Media Release - 1 October 2010



This October, conservation leaders, researchers, and nature enthusiasts from across the Caribbean will join forces to celebrate and promote public awareness surrounding the incredible phenomenon of bird migration. Each year millions of birds, representing hundreds of species, travel between North America and the Caribbean and back. The program, lead by the Society for the Conservation and Study of Caribbean Birds (SCSCB)[1] is the third celebration of what is known as International Migratory Bird Day (IMBD) [2]. The Society, the largest organization devoted to wildlife conservation in the Caribbean, will coordinate month-long Caribbean-wide activities centered on Saturday October 9trh which will mark the zenith of events.

Approximately 350 species of birds that breed in North America migrate each year to spend the winter in Latin America and the Caribbean. As a group they are referred to as Neotropical migratory birds, and they include many species of songbirds, hawks, egrets, and ducks, among other well known groups. Additionally a smaller number of species migrate from South America into the Caribbean to breed during the summer. The Caribbean therefore shares these species with North and South America, and many spend the greater portion of each year on our islands (up to 9 months annually) compared to the time they spend outside of the region.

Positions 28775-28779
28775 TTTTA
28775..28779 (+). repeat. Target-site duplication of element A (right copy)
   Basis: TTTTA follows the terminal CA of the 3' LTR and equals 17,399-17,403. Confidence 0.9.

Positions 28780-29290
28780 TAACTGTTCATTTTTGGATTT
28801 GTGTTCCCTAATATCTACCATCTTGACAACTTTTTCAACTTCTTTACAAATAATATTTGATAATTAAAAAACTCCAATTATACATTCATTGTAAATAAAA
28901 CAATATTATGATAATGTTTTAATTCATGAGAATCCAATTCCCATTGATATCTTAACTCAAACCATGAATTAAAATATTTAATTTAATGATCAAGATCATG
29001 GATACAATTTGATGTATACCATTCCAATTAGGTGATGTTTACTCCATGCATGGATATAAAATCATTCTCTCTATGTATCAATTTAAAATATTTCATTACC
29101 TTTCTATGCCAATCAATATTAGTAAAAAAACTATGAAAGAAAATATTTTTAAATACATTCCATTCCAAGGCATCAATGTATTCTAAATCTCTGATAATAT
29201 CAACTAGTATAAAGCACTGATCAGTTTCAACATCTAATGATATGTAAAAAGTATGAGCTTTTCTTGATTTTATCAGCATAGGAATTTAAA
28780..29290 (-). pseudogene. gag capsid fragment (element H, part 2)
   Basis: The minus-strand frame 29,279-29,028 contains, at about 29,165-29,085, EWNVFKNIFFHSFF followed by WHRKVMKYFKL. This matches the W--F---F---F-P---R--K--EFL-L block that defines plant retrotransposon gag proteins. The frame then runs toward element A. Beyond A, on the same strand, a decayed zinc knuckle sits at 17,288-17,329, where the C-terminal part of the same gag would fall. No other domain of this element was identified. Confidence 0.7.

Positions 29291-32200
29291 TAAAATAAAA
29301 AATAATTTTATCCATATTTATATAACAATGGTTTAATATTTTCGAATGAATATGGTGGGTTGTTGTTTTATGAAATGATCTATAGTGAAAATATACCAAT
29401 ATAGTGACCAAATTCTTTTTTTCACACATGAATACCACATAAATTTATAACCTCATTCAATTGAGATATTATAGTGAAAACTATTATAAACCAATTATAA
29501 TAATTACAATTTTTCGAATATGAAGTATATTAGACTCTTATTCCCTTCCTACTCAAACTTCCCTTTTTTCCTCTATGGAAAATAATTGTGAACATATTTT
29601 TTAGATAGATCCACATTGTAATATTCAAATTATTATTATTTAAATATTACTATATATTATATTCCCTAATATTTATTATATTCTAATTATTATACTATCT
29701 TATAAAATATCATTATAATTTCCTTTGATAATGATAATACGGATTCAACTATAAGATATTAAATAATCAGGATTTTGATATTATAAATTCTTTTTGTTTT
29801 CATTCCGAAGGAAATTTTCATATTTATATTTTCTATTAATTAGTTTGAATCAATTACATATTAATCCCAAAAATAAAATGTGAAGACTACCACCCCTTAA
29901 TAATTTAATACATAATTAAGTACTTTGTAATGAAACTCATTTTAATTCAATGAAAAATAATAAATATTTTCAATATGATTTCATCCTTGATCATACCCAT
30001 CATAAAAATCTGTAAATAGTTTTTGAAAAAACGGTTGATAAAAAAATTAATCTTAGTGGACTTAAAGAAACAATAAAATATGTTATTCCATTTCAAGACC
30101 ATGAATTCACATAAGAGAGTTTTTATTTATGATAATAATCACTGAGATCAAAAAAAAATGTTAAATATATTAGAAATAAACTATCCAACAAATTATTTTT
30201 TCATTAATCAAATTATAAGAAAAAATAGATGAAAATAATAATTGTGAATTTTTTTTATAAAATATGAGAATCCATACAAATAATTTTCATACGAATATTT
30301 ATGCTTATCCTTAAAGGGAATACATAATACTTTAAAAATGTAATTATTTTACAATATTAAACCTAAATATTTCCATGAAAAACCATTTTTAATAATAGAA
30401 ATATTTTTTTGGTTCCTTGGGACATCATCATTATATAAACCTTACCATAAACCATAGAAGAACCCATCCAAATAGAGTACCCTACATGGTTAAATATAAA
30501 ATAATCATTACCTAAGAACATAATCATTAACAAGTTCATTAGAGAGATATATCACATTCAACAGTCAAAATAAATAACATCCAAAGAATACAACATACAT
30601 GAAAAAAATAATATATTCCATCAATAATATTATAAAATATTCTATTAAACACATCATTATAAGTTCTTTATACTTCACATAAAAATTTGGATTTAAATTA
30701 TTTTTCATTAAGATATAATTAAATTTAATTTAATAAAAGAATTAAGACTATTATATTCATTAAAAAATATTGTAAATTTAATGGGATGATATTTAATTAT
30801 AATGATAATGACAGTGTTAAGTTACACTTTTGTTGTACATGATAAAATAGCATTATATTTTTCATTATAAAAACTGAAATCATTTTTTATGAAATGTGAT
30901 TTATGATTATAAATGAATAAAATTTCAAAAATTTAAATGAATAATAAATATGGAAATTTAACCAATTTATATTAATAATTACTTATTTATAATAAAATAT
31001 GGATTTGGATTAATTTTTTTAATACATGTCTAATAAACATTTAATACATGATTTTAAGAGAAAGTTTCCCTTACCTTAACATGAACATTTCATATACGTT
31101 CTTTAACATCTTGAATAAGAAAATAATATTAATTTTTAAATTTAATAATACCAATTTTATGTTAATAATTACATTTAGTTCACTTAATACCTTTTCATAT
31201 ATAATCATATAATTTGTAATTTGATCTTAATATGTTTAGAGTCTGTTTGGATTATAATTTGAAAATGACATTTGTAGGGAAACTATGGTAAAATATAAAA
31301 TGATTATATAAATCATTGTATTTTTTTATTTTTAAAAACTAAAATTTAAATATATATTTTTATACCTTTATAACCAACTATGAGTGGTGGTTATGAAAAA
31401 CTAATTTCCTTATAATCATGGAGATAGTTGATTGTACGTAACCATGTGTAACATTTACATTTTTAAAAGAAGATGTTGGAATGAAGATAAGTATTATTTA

“Most people really don’t know that the birds that they see and love are in fact species that spend their summers and winter months in separate, far away, countries!” said Anthony Levesque, Regional IMBD Coordinator, while noting that because most birds migrate mostly during the night, their epic movements, though frequently spectacular in numbers, are often unnoticed by the public.